I have a group of seven loyal friends who live in Truro and who visit me at least once a week; these acts of kindness and generosity I find quite amazing; when I say this to them they will say they enjoy visiting me. There was a phase when people told me I was remarkable and I always denied this until I met a man who had MS and told me how he used to play golf and squash; I looked in his eyes (the windows of one’s soul) and saw nothing there; he was deeply depressed. It was then that I realised I am remarkable! He looked back on his life and I am able to look forward, like writing this blog.
When my friend arrives she knows that I will want an immediate cigarette so she pushes me out to the back yard where I smoke two cigarettes. There is an entertainments manager at the home and she sees giving me smokes as entertainment for me. (My husband, who doesn’t smoke, rolls me these cigarettes during sport on television. Adrian is magnanimous in ensuring that I always have plenty of cigarettes ready. He started rolling cigarettes when I smoked joints – now I have a drug that has the same effect). We talk largely about our families and what else is going on in our lives. Quite often my friend or Adrian will check on my laptop whether I have any emails. Now I have a new laptop with Windows 8 which they are not necessarily familiar with so they will explain to me how it is easier on their laptops; during the time while they are absorbed by my laptop I sit patiently; I have written a piece on “Patience” elsewhere on the blog. Visits from other people make me feel stimulated; sometimes they will pick me up in my car to take me out of the nursing home. We might go into Truro or by the sea, or out for a meal, giving me a wider and fresher view of the world. I find that roads with tarmac are the most comfortable to be pushed along, cobbles being the worst.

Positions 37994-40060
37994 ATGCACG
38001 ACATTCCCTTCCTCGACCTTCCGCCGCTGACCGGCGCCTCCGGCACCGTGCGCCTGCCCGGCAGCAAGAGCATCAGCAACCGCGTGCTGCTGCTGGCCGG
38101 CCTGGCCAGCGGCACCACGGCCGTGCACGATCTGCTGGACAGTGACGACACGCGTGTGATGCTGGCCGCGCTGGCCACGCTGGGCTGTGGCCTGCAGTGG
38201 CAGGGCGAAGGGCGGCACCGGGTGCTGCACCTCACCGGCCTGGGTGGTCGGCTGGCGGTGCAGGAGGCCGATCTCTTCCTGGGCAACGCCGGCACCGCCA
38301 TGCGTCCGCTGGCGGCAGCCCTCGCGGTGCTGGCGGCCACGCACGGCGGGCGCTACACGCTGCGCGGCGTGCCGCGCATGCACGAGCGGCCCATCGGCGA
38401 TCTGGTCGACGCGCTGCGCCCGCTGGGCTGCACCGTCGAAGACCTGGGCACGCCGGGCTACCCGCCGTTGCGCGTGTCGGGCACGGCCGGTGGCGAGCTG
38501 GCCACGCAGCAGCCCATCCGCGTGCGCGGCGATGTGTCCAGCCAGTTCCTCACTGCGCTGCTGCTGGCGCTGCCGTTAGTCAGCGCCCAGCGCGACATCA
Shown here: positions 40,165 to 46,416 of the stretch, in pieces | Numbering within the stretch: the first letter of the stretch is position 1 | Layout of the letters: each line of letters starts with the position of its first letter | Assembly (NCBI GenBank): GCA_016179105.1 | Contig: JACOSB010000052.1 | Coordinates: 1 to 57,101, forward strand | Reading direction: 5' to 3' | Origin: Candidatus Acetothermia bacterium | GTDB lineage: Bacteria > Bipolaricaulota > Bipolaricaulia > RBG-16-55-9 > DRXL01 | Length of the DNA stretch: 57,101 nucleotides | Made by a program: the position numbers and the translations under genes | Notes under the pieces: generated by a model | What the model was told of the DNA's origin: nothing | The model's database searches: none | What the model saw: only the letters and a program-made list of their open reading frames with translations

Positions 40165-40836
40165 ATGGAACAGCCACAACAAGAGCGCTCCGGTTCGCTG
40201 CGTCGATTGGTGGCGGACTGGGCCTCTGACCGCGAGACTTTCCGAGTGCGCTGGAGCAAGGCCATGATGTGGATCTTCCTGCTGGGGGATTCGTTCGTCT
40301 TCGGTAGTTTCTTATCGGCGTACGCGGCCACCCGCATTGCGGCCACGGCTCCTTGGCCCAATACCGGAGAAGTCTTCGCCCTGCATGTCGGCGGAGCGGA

At twelve-ish my visitors go and I have my lunch in my room at about twelve-thirty. There is a chef who cooks the meals every day. I have a choice of meals, though every Monday, etc. is the same. If it’s Friday it will be fish, or on Saturday it will be shepherd’s pie, and a roast on Sunday. Pudding may be ice-cream, semolina or yoghurt, or creamed rice when I ask for it. We are sometimes offered fresh fruit. Usually after lunch I have a smoke and then I am hoisted into bed at about two o’clock where I lie thinking and dozing for the next few hours. While I am in bed I listen to Classic FM on my radio.
At five-thirty I have supper and at six friends sometimes visit me. By about seven o’clock in the evening I might watch the telly if there is anything on – it amuses me that I watch cookery programmes and gardening ones knowing that I can do neither. I enjoy programmes about the natural world. I sometimes watch DVDs, either ones that people have given me or “Love Films” which my sister has set up for me where they send me a film and when I send it back they send me another of a similar genre. I usually go to sleep at about ten. The night staff, a sister and two carers, start work at nine until the next morning at eight.
I hope this piece can give other people an insight into my life; there are areas I have not written about, like the frustrations I feel and the constant need for help from other people which is also a frustrating aspect of my daily life. In a way I am grateful to be able to think clearly and express my thoughts in this way.
Mary Smith 25th January 2014